In modern Washington, leaking is a bit like gambling at Casablanca. Everybody does it, but you never know when inspector Captain Renault is going to shut you down.
To understand this insight, I recommend reading Page 458 of the new Inspector General Report on the FBI's 2015-2016 investigation of Hillary Clinton's use of a private email server. It says: "We have profound concerns about the volume and extent of unauthorized media contacts by FBI personnel that we have uncovered during our review."
It goes on to say that FBI agents were enticed to spill the goods from reporters who plied them with meals, invitations to parties, tickets to sporting events and golf outings.
Indeed, the fear that details about the Clinton investigation would leak to the press were so prevalent among the FBI's senior leaders that they advised former FBI director James Comey to inform Congress and the public that he was reopening the investigation into Clinton's email server, not two weeks before election day in 2016.
"We do not believe the problem is with the FBI's policy, which we found to be clear and unambiguous," the report says. "Rather, we concluded that these leaks highlight the need to change what appears to be a cultural attitude."
For the most part I encourage leaking. It keeps us journalists in business. And all kidding aside, it's a crucial check on the government. Without leaks, the public would be informed essentially by press releases. Americans would know no more than their government wanted them to know.
That said, the confirmation that the FBI leaks just like the rest of the U.S. government is important because in this scenario the bureau is the Captain Renault. It's the FBI and the Justice Department that choose what unauthorized disclosures of classified information to investigate. This concern was a major factor in the FBI's probe of Clinton's private email server: the prospect that classified information transited through these servers that were vulnerable to hacks from foreign governments.
And here is where Inspector General Michael Horowitz has provided Washington with a marvelous irony. His investigation found that senior FBI officials, including Comey himself, also used private emails to conduct official business.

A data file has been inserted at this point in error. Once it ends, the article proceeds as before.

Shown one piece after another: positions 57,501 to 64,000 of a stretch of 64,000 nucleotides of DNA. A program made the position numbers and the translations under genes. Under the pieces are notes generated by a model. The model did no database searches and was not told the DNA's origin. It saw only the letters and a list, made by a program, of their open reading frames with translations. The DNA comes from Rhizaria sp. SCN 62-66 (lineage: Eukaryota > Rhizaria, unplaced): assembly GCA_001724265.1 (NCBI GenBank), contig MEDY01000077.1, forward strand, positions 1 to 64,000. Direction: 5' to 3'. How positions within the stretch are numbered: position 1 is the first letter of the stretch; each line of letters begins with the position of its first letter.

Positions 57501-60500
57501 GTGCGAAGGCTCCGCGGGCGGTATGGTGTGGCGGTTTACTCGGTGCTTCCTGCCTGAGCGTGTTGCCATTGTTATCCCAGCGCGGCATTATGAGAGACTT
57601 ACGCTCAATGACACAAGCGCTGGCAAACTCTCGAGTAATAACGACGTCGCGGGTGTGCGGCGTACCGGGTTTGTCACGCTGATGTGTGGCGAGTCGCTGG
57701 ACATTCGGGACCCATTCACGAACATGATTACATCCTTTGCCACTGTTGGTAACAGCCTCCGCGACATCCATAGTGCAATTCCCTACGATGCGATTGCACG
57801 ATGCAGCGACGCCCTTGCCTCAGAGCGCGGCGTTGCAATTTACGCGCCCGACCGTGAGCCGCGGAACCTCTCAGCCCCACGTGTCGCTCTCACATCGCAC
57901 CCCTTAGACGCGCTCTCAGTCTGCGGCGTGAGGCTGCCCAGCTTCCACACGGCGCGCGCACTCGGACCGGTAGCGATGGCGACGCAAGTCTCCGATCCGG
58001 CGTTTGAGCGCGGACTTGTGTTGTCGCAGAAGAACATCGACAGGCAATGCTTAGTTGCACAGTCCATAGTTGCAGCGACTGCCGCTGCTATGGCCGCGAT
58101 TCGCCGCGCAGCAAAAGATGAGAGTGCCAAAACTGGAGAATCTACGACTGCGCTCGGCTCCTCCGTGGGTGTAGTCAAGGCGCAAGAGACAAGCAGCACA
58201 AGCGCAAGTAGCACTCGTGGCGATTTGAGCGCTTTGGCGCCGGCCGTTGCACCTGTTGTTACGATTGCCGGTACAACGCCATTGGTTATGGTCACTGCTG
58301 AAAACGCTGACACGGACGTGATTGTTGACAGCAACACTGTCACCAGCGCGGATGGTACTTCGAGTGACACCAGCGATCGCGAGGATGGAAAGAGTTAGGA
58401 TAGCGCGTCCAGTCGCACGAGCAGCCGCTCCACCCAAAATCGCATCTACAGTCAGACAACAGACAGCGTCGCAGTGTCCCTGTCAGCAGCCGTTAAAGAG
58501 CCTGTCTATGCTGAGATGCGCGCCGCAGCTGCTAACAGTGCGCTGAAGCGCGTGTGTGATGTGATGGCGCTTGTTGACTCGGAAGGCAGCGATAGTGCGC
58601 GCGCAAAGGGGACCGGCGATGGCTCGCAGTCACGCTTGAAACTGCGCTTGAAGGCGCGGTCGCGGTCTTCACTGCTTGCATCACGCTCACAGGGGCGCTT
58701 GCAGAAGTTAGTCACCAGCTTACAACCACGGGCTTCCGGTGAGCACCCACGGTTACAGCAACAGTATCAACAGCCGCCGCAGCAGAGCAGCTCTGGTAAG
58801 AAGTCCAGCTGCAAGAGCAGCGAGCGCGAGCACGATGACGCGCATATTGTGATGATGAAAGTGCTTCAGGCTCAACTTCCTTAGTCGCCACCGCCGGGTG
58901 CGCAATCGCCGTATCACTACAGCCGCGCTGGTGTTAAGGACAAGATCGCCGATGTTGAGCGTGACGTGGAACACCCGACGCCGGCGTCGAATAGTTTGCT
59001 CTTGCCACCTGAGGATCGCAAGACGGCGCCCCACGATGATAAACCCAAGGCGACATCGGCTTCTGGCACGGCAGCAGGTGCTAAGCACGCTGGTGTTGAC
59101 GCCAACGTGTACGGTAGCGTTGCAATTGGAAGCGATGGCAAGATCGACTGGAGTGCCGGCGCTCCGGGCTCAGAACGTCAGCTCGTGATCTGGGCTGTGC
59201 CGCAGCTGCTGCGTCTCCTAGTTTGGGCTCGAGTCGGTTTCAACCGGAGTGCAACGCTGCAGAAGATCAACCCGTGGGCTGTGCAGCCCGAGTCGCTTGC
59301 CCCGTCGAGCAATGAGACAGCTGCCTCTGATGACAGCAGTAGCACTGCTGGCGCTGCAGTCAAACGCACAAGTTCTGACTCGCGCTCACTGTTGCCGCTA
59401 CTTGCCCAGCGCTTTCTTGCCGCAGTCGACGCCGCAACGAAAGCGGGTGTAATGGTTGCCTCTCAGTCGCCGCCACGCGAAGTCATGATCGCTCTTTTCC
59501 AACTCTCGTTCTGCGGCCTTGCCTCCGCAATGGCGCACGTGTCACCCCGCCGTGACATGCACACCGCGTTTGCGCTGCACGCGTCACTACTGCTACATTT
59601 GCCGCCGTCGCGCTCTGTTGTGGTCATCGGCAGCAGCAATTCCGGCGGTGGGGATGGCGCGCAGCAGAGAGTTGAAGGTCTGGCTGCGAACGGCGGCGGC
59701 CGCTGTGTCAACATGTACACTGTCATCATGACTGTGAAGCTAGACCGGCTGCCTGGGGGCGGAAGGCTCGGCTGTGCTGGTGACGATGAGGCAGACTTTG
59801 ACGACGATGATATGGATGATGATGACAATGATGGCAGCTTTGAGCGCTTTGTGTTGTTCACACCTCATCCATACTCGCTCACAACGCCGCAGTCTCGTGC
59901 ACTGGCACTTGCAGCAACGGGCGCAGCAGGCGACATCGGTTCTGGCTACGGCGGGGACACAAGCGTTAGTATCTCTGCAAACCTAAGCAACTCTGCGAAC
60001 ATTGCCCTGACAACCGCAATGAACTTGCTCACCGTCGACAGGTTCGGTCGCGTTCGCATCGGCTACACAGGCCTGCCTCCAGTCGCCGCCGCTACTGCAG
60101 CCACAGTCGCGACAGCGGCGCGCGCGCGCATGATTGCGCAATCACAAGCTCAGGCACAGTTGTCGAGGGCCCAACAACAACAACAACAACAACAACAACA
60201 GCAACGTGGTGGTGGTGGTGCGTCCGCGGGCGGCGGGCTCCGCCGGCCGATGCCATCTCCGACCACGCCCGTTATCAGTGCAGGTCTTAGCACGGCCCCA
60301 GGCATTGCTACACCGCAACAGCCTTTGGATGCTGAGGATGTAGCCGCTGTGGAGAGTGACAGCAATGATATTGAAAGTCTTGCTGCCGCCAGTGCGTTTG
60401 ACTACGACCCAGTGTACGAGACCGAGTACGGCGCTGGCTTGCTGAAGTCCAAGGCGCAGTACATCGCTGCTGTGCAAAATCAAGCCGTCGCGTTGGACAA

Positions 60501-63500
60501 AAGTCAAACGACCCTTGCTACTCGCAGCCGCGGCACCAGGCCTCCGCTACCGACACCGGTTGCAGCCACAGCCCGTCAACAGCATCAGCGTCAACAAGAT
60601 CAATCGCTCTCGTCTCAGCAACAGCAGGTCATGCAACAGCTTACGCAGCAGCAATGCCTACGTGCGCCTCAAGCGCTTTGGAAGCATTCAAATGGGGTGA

In Comey's case, Horowitz didn't find that Comey discussed classified material on his personal email account. But Agent Peter Strzok did. Horowitz found that on Oct. 29, 2016, Strzok forwarded from his work account to his personal account an email about the proposed search warrant for the laptop of former congressman Anthony Weiner. Horowitz notes the warrant at the time appeared to be under seal from a federal court.
Sztrok was a senior agent on the FBI's investigation into Clinton's emails as well as the bureau's investigation into Russia's efforts to influence the election. He became a public figure in December when the Justice Department released private and political texts between him and former FBI lawyer Lisa Page.
It should be said here that the inspector general was critical of Comey's insubordination and the manner in which he decided to depart from Justice Department norms to inform the public of the FBI's decision not to seek a prosecution of Clinton. The report is also highly critical of Strzok and Page for using FBI phones and devices to share their negative views on Trump. The FBI is now reviewing whether to take further action against Strzok, even though it did not find evidence that his political bias (or for that matter Comey's) influenced the Russia or Clinton investigations.
But the big story here is really all about the FBI's culture of leaking. This is the bureau that is supposed to investigate leaks; it can destroy powerful Washington figures like General David Petraeus, who pleaded guilty to lying to the FBI about giving his mistress and biographer his personal notebooks that contained code-word sensitive information about his time as commander in Afghanistan.
Petraeus managed to avoid jail time. But lower-level leakers have not been so lucky.
John Kiriakou served 30 months in prison for disclosing the identity of a CIA officer who helped capture al Qaeda operative Abu Zubaydah. Former NSA official Thomas Drake, who was charged with felony leaks, was ruined by the allegation even though the charges against him were dropped in 2011.
Until recently the FBI itself was largely immune to the kinds of leak probes it conducts on everyone else in Washington. That appears to be changing. Earlier this year, the inspector general released a scathing report on former deputy FBI director Andrew McCabe. It accused him of lacking candor when asked about unauthorized disclosures to the media. Horowitz notes in his report this week that Comey himself urged the inspector general to look into leaks as well. That investigation is still ongoing.
There is a danger to this zero-tolerance approach. The problem is not that there are too many leaks. Rather there are too many state secrets. The FBI cannot be expected to protect all of them. Better to narrow in on the kinds of state secrets really worth protecting, like the identities of Americans under court-ordered surveillance.
Unfortunately, the Justice Department has decided to expand on the Obama administration's overzealous approach to leak investigations, ensnaring journalists and bragging over the apprehension of even low-level leakers.
There's some good news, though. We most likely won't have to wait for indictments to find out who's been leaking. The FBI, after all, has plenty of friends in the media.